With investors still working through the wide-reaching and complex superannuation changes from last year’s Budget, the minimal changes this year provide a welcome relief.
The main change impacting superannuation involves allowing people aged 65 and over to downsize their home and add the proceeds to superannuation, a First Home Super Saver Scheme and the rounding up of minor technical changes already announced.
Super contributions from downsizing the home
From 1 July 2018, individuals aged 65 or older will be able to make non-concessional (after tax) super contributions of up to $300,000, using proceeds from the sale of the family home. This limit will:
- apply on a per person basis
- be in addition to the ordinary non-concessional contribution cap, and
- be available where the home has been owned for at least 10 years.
Unlike other non-concessional contributions, it will not be necessary to meet a work test or have a ‘total super balance’ under $1.6 million. The amount contributed will not be exempt from the assets test used to assess eligibility for the Age Pension.
First Home Super Saver Scheme
First home buyers will be able to save for a deposit by making voluntary concessional and non-concessional super contributions. Contributions will be limited to $15,000 per year (up to a total of $30,000) and will count towards the relevant contribution cap.
Withdrawals can be made from 1 July 2018. Concessional contributions plus assumed earnings withdrawn will be taxed at the person’s marginal tax rate, less a 30% tax offset.
Broadly, when new limited recourse borrowing arrangements are established, the loan balance will be included in an individual’s ‘total super balance’. The total super balance is used to determine a person’s ability to:
- make non-concessional contributions
- qualify for a Government co-contribution or a spouse contribution tax offset, and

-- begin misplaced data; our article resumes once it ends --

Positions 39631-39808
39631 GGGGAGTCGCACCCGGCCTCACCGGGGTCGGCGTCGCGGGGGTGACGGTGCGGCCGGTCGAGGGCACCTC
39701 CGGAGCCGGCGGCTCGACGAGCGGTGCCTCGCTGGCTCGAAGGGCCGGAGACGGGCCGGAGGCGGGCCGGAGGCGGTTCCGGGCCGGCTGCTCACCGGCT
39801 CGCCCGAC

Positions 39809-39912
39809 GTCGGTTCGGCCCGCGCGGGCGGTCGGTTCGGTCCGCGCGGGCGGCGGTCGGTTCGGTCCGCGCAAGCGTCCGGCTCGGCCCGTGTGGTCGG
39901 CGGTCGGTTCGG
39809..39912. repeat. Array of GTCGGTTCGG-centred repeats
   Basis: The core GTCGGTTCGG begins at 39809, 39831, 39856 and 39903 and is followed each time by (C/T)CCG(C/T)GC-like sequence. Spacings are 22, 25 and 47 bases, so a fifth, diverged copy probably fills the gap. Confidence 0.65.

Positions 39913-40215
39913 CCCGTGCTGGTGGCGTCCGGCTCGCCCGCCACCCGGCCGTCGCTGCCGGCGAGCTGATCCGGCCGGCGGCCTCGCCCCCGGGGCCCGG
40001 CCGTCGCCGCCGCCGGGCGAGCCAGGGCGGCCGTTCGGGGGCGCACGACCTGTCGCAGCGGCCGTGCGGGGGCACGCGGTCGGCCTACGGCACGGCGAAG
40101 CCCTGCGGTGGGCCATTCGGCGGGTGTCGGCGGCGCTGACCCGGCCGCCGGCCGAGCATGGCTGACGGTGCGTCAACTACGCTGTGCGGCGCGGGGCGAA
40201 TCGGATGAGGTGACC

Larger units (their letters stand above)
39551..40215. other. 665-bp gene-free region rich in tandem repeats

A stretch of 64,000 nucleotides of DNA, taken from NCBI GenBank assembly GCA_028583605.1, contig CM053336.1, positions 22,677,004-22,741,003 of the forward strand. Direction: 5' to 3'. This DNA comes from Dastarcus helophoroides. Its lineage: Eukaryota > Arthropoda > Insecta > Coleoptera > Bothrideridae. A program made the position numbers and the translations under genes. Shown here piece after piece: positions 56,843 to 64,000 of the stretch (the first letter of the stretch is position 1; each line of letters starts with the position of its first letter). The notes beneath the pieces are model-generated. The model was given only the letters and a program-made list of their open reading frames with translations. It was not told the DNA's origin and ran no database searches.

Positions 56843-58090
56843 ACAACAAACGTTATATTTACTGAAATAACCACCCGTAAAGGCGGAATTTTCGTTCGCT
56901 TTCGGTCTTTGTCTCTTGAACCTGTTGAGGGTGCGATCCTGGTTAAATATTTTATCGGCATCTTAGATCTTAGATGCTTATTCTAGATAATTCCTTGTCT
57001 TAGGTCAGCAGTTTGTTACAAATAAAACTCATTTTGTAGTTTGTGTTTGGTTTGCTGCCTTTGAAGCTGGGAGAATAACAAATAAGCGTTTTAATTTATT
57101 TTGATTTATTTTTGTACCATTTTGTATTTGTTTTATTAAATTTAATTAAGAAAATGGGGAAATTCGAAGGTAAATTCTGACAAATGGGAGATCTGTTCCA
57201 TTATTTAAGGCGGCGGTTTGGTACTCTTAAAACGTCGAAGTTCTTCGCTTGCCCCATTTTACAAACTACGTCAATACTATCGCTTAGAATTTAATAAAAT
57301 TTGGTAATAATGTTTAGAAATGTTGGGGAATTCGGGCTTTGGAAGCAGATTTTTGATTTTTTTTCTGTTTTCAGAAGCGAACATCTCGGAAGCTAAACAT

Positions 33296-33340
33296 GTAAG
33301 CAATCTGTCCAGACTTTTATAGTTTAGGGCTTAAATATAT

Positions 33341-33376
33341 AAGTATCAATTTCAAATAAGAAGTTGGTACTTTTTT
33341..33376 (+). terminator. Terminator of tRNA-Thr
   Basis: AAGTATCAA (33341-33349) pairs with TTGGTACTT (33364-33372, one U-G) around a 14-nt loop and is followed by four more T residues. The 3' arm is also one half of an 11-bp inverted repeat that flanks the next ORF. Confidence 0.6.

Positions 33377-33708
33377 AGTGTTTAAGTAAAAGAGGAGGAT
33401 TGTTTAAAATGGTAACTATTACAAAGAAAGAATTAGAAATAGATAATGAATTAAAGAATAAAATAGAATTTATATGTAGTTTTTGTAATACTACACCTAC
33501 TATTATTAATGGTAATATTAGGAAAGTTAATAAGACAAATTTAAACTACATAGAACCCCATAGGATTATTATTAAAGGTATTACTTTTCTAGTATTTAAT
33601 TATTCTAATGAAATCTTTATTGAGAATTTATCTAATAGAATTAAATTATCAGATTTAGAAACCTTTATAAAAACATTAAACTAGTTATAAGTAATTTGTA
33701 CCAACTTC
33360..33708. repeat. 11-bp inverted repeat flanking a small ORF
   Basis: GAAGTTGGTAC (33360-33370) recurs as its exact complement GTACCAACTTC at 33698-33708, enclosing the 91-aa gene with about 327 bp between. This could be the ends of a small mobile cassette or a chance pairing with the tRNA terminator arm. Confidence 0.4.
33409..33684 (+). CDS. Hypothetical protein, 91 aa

- make catch-up concessional contributions above the annual caps from 1 July 2018, where certain conditions are met.
Also, repayments made from the SMSFs accumulation balance will count towards the member’s transfer balance cap, if the borrowing supports a pension account. The transfer balance cap limits the total lifetime transfers a person can make to retirement phase pensions.
Pensioner Concession Card
Individuals who lost entitlement to the Pensioner Concession Card as a result of the 1 January 2017 assets test changes will be reissued with the card.
Negative gearing remains; however, some rules have been tightened around what can be claimed, specifically travel expenses and depreciation deductions.
Under new rules coming into effect from 1 July 2017, depreciation deductions for plant and equipment items such as washing machines and ceiling fans will only be allowed if the investor actually bought them.
The “integrity measure”, is intended to address concerns that such items are being claimed as tax write-offs by successive investors in excess of their actual value. The changes will apply to any items purchased after budget night, but existing investments will be grandfathered.
Meanwhile, investors will no longer be able to claim tax deductions for travel expenses “related to inspecting, maintaining or collecting rent for a residential rental property” from 1 July 2017.
- The Government will introduce a major bank levy which will raise $6.2 billion in the next four years.
- The Government will introduce a new single body external dispute resolution scheme for financial services from 1 July 2018.
- The Medicare Levy will be increased from 2% to 2.5% from 1 July 2019.